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Topic: Usb2serial (Read 364 times) previous topic - next topic

overlord49

May 19, 2017, 07:43 pm Last Edit: May 19, 2017, 08:02 pm by overlord49
Hello

I have a circuit that converts light to frequency as shown in this link
https://forum.allaboutcircuits.com/threads/light-to-frequency-ics.55897/

and I want to use Arduino usb2serial to transmit the data from the circuit to my Mac. I'm connecting the circuit to the Arduino through TX port but I don't see the TX light flashing and when I try to use Arduino program to try to upload something on my Arduino I don't see it listed in Tools-> Boards ?

Any help would be appreciated.

I'm new to Arduinos.

pert

I don't see it listed in Tools-> Boards ?
What exactly are you expecting to see listed in Tools-> Boards ?

overlord49

I'm expecting to see Arduino usb2serial

pert

That won't happen, usb2serial is not an Arduino board, it's just a USB to serial adapter. You need to select the appropriate board for whatever you have connected to the usb2serial. If you'll describe what that is I can tell you what you need to select in the Tools -> Board menu to be able to upload to it using the usb2serial.

pert

#4
May 19, 2017, 08:05 pm Last Edit: May 19, 2017, 08:07 pm by pert Reason: Embed image
I have a circuit that converts light to frequency as shown below

For some reason that image embed didn't work. Here it is:

Source: https://forum.allaboutcircuits.com/threads/light-to-frequency-ics.55897/#post-372426

overlord49

I have this circuit built on a breadboard and I have terminal 3 connected to Arduino usb2serial through TX, but I don't know how to have the data transmitted and read by my Mac.

pert

I don't think you can just plug a 555 into a USB-serial adapter and certainly you can't upload sketches to a 555, it's not a microcontroller.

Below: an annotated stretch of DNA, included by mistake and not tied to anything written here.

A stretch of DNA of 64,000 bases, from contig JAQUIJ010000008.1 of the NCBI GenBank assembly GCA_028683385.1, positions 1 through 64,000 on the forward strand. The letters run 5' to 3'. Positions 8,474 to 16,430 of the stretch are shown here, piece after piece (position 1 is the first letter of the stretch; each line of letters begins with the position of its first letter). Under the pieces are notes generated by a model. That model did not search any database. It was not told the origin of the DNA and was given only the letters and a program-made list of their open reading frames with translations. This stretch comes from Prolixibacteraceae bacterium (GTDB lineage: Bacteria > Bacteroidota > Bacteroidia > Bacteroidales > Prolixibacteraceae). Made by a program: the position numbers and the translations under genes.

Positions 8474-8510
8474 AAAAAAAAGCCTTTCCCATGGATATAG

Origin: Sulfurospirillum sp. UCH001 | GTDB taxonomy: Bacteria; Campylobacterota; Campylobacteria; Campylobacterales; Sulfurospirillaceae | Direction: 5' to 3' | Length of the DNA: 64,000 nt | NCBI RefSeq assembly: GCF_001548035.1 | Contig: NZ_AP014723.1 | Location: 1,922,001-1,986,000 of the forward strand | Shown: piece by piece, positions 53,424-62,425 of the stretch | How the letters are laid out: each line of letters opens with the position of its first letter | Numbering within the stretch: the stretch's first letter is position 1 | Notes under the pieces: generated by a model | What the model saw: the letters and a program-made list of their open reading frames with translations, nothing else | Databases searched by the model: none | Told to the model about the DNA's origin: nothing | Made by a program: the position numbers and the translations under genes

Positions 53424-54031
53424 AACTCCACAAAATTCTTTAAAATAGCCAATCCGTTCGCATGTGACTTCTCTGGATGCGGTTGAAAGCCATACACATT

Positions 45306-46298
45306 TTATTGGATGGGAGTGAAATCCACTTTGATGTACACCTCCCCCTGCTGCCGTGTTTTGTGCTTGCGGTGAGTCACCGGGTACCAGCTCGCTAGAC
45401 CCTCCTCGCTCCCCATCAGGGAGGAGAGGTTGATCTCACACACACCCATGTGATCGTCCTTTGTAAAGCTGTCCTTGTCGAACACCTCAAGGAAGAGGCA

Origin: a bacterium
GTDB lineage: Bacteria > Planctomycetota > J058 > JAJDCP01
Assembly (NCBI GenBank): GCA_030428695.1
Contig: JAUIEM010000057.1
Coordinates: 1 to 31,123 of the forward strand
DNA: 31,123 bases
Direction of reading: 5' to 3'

Please describe exactly what you're trying to accomplish.

overlord49

#7
May 19, 2017, 08:17 pm Last Edit: May 19, 2017, 08:27 pm by overlord49
I'm trying to have this circuit measure the intensity of light (light to frequency) and have the data(frequency) sent to my mac through the Arduino. Note that in the picture I have a photodiode in place of R1.

Then I want to write a program that puts the data in a graph

pert

Here's what you need to do:
  • Buy an Arduino board
  • Research how to detect light intensity using a photodiode connected to an Arduino board
  • Write a sketch that reads the light intensity from the photodiode and then prints a corresponding value to Serial.


I don't have any experience with photodiodes but I don't see how the 555 would be useful in any way for this application. You want to get an analog voltage reading from the photodiode that varies according to light intensity, not a frequency. Note that the forum post where you found that circuit diagram is talking about a photoresistor, not photodiode.

overlord49

Thanks for the help.

Is there any Arduino board that you would recommend? A board that would also be helpful for other projects.

PaulRB

#10
May 19, 2017, 09:19 pm Last Edit: May 19, 2017, 09:22 pm by PaulRB
I always recommend a Nano 3. People say to me "no, you should recommend Uno for beginners". The reason, I am told, is that there are slightly less driver problems. I wouldn't know about that because I gave up using Windows at home years ago in favour of a less troublesome OS.

Uno is great if you want to use shields, and can find shields that do what you want and are compatible with each other. But if you want to build circuits on a breadboard, get an Arduino designed for breadboard.

If you try to use an Uno with a breadboard, you end up with something that looks like a plate of spaghetti. If it does not work, no one can figure out why from a photograph!

pert

I completely agree with PaulRB. Each board has its benefits but I think the most generally useful is a Nano. Get a breadboard to put it in and a pack of each type of jumper wire (male-male, male-female, female-female). I do use some Uno form factor boards with shields just for specific test rigs because it's the fastest way to accomplish that but for prototyping it's much more useful to have a breadboard friendly Arduino board. You're not likely to find a photodiode shield but you can plug most any components you might need for this project into a breadboard.

PaulRB

#12
May 20, 2017, 09:33 am Last Edit: May 20, 2017, 09:34 am by PaulRB
I don't like jumper wires! This is how I use breadboards:

overlord49

Thanks guys, I appreciate it.

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